My explorations of Portland’s historic Lone Fir Cemetery found lots of fascinating headstones. Each represents a life, a full story, a story that intersects with hundreds of other stories. And how do we remember these former residents, who are now but forgotten. Cemeteries remain a good place to contemplate one’s life and what one does with one’s life. Because ultimately we all return to the earth, and our life is but a speck in the passage in time in an infinite universe. (Click on each photograph to see a larger picture on a separate picture page.)
I love the long shadows cast by late afternoons on a winter’s day. Late yesterday afternoon, I realized the conditions were near optimal on a clear day in Portland. I visited the campus of Reed College, a private liberal arts school that now costs about $60,000 for tuition and room and board. The school has three landmark buildings that utilize Tudor Gothic style: the old dorm block, Eliot Hall, and the old library building. All make for excellent photo props in every season. Despite the exorbitant costs to attend the four-year college, the campus is beautiful, located next to a wildlife refuge that is the source for Crystal Springs. The campus’ orientation is mostly east and west, so the sun will hit most buildings at an angle, creating the aforementioned shadows, except the library which faces west. Right after the simple shoot with my trusty GoPro camera, I headed to my ultimate destination, the Gigantic Brewing Co., co-founded by one Reed grad and former musician. I always like to support home-grown suds businesses, especially a creative one from a fellow alum.
Belmont Street is one of those quintessential streets in Portland that fuses “weird Portland” and gentrifying Portland. Off the main drag one can find the old Portland wooden Victorian homes, painted in lovely colors. Sunnyside Plaza is quite boisterous, with an entire intersection painted, and I would like to see more of this. The upscale food store Zupan’s has an entire city block of Belmont, surrounded by businesses like the Anasasi Beat African drum and crafts store and Stumptown Roasters coffee shop. (Click on each photo to see a larger picture on a separate picture page.)
While exploring a part of Northeast Portland, i spotted two churches that needed some photographic attention. The light was just setting as I pulled up to St. Stephen’s Catholic Church on a cold day last weekend, and then minutes later, the sun dipped, and the entire look and feel of the church changed.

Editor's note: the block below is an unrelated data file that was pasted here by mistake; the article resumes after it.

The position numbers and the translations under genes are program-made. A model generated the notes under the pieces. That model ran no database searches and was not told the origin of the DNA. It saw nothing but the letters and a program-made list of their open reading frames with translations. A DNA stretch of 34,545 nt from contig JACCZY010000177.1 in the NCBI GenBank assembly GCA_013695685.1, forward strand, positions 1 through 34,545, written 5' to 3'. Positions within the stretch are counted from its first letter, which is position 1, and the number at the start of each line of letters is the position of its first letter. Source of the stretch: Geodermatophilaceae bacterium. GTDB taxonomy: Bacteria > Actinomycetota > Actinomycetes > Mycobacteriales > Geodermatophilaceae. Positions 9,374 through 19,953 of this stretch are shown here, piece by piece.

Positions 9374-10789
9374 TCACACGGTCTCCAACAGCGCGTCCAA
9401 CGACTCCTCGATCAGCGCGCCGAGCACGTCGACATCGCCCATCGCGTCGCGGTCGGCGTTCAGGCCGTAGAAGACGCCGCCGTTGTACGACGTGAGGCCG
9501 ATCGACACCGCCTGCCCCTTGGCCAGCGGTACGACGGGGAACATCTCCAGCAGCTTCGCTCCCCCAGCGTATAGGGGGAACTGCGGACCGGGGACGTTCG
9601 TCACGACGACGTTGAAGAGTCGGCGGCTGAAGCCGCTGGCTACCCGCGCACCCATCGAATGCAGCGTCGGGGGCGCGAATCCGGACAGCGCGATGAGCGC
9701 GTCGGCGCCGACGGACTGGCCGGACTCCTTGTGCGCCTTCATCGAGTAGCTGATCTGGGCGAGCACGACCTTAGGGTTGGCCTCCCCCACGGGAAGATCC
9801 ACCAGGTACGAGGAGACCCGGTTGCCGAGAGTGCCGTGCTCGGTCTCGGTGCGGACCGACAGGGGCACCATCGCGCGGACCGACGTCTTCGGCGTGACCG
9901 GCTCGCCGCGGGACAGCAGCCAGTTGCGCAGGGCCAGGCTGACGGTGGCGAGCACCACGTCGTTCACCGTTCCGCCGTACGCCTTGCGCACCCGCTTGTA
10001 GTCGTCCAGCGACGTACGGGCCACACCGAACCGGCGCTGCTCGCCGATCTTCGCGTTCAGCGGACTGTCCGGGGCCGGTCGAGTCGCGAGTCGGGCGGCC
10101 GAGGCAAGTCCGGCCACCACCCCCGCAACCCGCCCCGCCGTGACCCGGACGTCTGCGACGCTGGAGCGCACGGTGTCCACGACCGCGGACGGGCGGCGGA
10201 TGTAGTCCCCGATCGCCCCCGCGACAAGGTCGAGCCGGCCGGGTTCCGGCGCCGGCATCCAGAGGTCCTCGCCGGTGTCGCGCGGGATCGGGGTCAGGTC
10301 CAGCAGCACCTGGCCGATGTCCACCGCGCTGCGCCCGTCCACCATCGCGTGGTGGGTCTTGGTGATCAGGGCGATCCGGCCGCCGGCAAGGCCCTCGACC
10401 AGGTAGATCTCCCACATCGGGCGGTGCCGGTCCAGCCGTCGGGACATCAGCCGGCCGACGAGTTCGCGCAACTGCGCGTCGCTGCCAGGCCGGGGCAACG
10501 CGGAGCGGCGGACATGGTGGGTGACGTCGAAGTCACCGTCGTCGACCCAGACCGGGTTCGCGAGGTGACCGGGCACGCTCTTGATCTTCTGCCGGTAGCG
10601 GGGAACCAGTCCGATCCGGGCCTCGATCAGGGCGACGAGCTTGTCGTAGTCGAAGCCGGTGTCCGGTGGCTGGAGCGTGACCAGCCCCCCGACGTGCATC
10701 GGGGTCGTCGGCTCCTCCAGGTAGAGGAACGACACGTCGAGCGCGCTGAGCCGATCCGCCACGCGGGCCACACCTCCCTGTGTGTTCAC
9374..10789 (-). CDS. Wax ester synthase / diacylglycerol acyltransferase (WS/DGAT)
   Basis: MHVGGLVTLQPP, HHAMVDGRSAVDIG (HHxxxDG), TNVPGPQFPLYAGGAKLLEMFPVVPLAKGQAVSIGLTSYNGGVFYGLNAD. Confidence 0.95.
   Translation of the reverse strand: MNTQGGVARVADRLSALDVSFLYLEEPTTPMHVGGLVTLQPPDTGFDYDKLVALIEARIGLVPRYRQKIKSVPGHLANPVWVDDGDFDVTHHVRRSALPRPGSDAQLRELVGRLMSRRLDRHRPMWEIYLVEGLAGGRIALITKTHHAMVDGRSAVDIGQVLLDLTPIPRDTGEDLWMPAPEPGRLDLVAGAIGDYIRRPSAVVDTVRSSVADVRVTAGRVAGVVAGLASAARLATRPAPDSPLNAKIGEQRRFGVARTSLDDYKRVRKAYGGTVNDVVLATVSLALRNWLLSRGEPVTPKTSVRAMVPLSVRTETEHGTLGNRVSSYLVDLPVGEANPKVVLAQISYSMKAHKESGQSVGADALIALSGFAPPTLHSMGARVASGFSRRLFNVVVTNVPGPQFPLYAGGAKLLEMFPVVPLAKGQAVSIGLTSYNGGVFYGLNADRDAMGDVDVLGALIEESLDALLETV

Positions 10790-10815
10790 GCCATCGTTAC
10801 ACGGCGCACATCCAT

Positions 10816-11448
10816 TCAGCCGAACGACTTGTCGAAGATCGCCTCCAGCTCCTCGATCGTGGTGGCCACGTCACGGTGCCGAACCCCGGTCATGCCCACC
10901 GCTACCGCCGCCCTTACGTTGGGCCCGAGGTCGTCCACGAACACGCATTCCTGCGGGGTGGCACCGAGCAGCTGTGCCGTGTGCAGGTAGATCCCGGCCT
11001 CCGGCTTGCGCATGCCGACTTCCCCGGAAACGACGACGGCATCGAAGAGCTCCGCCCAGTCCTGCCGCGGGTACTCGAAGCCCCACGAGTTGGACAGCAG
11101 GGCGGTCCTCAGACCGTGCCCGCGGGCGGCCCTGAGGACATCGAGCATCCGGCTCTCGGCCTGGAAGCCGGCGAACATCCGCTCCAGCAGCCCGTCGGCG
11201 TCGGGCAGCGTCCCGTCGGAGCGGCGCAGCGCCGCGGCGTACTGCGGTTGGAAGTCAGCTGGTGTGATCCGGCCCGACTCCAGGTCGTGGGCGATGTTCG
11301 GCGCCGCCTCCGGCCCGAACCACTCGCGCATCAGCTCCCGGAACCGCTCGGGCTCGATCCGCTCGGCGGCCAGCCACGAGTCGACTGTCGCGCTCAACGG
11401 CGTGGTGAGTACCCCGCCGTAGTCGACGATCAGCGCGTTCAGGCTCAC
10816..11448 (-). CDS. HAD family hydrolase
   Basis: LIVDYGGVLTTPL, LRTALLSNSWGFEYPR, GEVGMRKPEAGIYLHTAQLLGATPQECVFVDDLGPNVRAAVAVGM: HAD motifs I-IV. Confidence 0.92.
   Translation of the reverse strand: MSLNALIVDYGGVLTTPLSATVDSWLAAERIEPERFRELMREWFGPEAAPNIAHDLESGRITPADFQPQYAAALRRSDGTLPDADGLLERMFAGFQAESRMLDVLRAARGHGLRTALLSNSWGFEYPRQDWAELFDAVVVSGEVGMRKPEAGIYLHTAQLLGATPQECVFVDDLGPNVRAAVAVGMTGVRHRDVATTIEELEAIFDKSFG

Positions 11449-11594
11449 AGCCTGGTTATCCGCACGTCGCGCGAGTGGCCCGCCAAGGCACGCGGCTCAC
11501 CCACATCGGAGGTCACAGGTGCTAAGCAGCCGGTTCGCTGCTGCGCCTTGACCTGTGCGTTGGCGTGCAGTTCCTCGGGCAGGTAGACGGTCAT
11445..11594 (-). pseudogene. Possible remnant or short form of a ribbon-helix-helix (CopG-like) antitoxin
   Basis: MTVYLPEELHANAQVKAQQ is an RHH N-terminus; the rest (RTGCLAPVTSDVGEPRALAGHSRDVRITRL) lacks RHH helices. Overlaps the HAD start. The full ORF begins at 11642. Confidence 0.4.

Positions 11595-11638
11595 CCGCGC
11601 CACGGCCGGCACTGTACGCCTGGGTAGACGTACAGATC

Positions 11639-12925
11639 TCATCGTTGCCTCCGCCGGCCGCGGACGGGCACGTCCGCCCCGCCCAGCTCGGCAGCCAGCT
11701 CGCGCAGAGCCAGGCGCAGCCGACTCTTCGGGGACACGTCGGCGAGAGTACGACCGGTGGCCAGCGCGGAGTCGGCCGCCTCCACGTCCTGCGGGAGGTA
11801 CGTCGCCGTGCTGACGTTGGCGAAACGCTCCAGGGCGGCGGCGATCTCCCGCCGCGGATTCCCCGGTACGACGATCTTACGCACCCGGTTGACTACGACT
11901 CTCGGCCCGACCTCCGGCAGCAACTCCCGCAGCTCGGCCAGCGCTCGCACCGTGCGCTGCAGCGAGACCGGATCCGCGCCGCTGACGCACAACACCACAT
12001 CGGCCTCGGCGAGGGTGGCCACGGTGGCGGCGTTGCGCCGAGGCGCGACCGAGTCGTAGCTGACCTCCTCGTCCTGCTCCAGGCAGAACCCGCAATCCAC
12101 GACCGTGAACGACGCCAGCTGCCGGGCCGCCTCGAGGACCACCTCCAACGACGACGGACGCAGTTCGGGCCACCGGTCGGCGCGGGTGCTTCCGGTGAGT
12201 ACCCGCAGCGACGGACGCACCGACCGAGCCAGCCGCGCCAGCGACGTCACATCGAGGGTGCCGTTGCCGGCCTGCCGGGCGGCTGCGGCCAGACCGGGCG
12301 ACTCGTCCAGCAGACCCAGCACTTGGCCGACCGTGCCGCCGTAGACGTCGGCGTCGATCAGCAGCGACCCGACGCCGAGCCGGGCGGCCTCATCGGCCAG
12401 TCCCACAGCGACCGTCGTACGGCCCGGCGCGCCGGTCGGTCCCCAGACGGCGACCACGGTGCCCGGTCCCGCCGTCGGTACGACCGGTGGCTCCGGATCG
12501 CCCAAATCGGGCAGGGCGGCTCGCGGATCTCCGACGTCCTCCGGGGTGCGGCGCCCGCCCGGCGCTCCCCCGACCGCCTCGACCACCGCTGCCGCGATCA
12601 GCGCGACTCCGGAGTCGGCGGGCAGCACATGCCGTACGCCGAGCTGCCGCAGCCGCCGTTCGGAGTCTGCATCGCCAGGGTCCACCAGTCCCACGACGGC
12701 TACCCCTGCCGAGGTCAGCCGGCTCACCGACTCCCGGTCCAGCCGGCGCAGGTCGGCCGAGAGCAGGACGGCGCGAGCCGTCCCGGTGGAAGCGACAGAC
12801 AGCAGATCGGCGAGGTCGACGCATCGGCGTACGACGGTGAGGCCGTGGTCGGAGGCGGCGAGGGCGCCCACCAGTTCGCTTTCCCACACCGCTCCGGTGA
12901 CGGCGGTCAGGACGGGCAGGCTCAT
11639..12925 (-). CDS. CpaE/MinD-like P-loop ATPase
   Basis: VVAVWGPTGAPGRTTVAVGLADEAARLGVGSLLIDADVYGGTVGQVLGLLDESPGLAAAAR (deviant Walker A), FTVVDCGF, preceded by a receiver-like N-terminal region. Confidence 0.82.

Click on each photograph to see a larger picture on a separate picture page.
Technically I live in the Sellwood-Westmoreland neighborhood, but I consider Westmoreland to be distinct unto itself. I once lived here oh so many years ago when I was an undergraduate, so it is a place I have called home. The defining features are the massive rail right of way, the Westmoreland Manor retirement community off McLauphlin Boulevard, and the newly restored Westmoreland Park. They all mash together in a valley. I now run and walk here and enjoy the park, the local eateries and brewpubs, and cozy little homes. It would be a good place to call home for the long haul. (Click on each photograph to see a larger picture on a separate picture page.)
There is a wonderful hike you can take from the MacLeay Trail, to the Wildwood Trail, and then to the Pittock Mansion, which rests high above the city and has a commanding view of Mt. Hood in the distance. I snapped these shots on my first trip to the mansion this week on a clear and cold day, and I was rewarded with excellent views. (Click on each photo to see a larger photo on a separate picture page.)
I had thoughts of developing a blog devoted exclusively to the divisions I see in Portland, where the professional and monied class have lives as radically different from those at the bottom as did the nobility of France prior to the collapse of the Old Regime in the late 1700s–a topic I studied at great length back in college. I am stil not sure what the point would be. I mean this is so obvious to everyone who lives here, what would I say and show that is new. So with that on my mind, I share two of the most commonly observed images one has that define the Portland I see all the time.
These two homes are actually less than 1.5 miles apart, as the crow flies. The homeless shed is one of many one sees, everywhere under the freeways and in green zones and transportation corridors and downtown. The Pittock Mansion is the crown jewel of the postcard Portland the city likes to beam out to the world. From this former home-turned-museum, one has a grand view of Mt. Hood, the shipyards, and downtown Portland. It is a beautiful place. (Click on each photograph to see a larger picture on a separate picture page.)
One of the golden rules of photography I learned years ago was to immediately take pictures when you see something fresh and your mind is open to new ideas and perspectives, not deadened by familiarity and routine. I have always taken my best pictures usually the first days or hours of arriving in a new place, because I am receptive and attuned. So this morning, I did a stroll in my new neighborhood, Sellwood, in southeast Portland. I do not want to make any comments yet, since it is all fresh. But there is a certain degree of “hipness” that permeates the air, and I generally do not like that subjective word. Sellwood is what it is, and it is now home, and here is how it looks with a GoPro fisheye lens, with some added contrast for effect.